Asperger syndrome (AS) is a developmental disorder. It is an autism spectrum disorder (ASD), one of a distinct group of neurological conditions characterized by a greater or lesser degree of impairment in language and communication skills, as well as repetitive or restrictive patterns of thought and behavior. Other ASDs include: classic autism, Rett syndrome, childhood disintegrative disorder, and pervasive developmental disorder not otherwise specified (usually referred to as PDD-NOS). Unlike children with autism, children with AS retain their early language skills.
The most distinguishing symptom of AS is a child’s obsessive interest in a single object or topic to the exclusion of any other. Others symptoms may include:
1. Failure to Develop Friendships
Children who have Asperger’s syndrome may have difficulty cultivating friendships. They may not connect with their peers due to a lack of social skills. They may find it hard to talk to other children or to participate in group activities.
This can be difficult for a child with Asperger’s as they may want very deeply to connect with their peers. Oppositely, some children with Asperger’s have no desire to make friendships and will prefer to be by themselves.
2. Selective Mutism
Young children with Asperger’s may demonstrate selective mutism as a symptom. This occurs when they will only speak freely with people they are comfortable with, and may not speak at all to strangers. Extreme cases last for years. Immediate family members are typically unaffected, as the child often feels comfortable speaking to them.
Selective mutism more often occurs at school and in public and some children may refuse to speak to anyone starting from a very young age. This condition can go away on its own, or your child may benefit from therapy.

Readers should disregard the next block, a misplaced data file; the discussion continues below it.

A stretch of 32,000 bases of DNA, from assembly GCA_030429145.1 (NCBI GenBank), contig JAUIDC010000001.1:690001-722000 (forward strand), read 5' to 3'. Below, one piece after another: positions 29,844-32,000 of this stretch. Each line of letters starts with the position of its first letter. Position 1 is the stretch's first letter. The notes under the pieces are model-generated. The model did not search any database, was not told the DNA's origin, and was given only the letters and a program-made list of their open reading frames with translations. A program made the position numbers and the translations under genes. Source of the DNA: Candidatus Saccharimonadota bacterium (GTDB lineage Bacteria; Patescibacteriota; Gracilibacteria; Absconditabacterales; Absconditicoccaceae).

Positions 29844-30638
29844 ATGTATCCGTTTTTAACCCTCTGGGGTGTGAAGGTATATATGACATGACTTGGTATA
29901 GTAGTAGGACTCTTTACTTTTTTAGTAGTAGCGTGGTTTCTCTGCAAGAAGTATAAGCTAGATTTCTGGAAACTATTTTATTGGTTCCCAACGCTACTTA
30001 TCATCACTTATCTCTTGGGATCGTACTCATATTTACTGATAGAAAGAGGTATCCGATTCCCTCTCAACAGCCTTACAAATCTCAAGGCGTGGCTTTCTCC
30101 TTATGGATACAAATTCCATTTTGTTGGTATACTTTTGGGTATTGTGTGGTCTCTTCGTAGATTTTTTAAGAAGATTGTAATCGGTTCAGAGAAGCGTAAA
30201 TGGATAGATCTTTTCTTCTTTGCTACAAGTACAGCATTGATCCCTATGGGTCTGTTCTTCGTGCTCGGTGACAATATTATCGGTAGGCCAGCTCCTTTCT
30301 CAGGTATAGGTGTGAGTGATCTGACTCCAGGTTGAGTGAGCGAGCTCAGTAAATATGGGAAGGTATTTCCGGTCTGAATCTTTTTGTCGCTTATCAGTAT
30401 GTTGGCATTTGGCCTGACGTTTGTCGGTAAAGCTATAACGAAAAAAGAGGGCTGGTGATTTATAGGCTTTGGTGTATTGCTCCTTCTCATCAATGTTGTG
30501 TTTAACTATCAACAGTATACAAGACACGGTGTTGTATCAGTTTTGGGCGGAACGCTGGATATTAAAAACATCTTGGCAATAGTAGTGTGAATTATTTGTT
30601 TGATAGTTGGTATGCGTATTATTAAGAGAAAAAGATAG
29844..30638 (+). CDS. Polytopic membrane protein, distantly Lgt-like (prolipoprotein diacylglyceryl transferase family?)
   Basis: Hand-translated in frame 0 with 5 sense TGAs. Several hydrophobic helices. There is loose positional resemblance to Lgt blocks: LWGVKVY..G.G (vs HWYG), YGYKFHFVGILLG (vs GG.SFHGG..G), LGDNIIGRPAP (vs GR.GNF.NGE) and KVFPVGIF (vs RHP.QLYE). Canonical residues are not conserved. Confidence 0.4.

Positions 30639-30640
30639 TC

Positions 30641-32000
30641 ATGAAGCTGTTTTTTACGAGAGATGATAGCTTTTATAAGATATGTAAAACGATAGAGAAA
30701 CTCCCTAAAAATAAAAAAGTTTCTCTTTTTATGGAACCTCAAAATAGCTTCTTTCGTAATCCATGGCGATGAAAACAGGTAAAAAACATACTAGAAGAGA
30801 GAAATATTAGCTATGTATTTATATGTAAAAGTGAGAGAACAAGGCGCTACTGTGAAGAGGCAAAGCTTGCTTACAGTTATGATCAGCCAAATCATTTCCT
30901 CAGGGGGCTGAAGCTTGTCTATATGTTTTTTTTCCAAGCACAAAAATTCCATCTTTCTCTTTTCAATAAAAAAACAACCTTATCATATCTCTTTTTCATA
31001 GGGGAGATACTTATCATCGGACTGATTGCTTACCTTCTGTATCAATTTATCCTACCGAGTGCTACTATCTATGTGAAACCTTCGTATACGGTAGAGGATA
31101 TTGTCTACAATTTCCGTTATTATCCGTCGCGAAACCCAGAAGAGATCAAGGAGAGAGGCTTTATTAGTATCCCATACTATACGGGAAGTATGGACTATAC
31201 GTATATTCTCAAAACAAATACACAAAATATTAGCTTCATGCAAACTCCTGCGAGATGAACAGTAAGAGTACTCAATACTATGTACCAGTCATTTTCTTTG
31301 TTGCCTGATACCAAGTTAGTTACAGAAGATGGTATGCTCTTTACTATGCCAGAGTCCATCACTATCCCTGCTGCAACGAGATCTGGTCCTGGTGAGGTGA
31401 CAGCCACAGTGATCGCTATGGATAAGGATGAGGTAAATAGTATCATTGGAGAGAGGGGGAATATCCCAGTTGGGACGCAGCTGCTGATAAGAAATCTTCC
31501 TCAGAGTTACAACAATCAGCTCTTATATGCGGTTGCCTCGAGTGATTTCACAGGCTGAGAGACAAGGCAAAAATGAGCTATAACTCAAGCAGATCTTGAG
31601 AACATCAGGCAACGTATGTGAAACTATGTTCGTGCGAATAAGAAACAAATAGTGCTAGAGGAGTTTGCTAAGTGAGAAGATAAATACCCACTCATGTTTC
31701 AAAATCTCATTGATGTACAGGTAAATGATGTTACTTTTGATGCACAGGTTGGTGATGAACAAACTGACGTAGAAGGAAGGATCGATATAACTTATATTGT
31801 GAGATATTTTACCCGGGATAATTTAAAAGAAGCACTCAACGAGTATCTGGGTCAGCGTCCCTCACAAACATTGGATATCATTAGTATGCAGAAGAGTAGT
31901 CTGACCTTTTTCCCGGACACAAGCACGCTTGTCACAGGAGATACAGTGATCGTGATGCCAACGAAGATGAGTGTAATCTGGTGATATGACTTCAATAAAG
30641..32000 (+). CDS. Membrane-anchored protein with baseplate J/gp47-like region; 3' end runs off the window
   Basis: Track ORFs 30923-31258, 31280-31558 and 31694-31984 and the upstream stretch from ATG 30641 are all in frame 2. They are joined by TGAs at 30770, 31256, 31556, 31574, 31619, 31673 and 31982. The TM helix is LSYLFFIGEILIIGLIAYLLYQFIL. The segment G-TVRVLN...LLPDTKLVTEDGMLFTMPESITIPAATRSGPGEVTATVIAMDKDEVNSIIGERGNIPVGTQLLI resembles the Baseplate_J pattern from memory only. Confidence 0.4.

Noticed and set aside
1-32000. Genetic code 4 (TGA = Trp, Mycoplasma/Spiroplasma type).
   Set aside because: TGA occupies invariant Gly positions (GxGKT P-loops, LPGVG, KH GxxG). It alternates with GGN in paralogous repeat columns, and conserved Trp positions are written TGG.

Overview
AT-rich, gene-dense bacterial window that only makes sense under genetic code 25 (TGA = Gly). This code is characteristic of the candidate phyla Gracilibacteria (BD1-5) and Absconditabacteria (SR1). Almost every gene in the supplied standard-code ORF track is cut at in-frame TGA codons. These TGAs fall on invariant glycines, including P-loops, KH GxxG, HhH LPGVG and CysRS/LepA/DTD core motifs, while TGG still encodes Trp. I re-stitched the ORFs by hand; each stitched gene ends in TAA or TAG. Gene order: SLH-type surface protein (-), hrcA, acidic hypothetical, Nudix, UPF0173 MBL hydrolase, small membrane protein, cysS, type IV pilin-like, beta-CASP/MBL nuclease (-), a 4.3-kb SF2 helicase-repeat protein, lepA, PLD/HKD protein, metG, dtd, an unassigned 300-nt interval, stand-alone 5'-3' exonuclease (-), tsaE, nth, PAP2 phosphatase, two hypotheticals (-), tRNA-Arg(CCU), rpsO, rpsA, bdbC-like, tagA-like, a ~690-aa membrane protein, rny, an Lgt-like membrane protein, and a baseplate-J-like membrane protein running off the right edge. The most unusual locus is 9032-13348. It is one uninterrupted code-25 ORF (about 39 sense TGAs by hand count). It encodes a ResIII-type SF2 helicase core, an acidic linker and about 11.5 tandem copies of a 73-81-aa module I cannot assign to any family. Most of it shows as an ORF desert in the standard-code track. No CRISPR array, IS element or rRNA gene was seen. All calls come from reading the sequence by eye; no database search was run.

3. Inability to Empathize
Individuals with Asperger’s syndrome may find difficulty empathizing with others. As they age, the affected person will learn the accepted social response for interacting with others. While they may react appropriately and say the “right” things, they may not understand why the other person is truly upset.
This can be an issue in childhood as the individual with Asperger’s may play too roughly with their peers or say harsh things, unknowingly hurting the other person. When confronted for this behavior, the child may respond that what they said was true and that they do not understand the issue.
4. Unable to Make Eye Contact or Forcing Eye Contact
People who suffer from Asperger’s syndrome may find it difficult to make and hold eye contact with people they are speaking to. Some believe this condition is brought about from a lack of confidence. Others recount how making eye contact can make them very uncomfortable, almost painful.
There is also the theory that people with Asperger’s syndrome do not realize how important eye contact is for social communication. This may lead to the opposite problem of forcing eye contact. This can make people even more uncomfortable, while the individual with Asperger’s believes they are being more approachable.
5. Social Awkwardness
The idea that people with Asperger’s syndrome are not passionate is completely wrong. One common term professionals use to describe people who suffer from this illness is “active but odd”. They may become very socially active, forming close friendships.
Others may try to surround themselves with people, making lots of close acquaintances, but no deep friendships. This can be related to how well the individual empathizes with others. People with Asperger’s syndrome may not show many outward signs of this illness.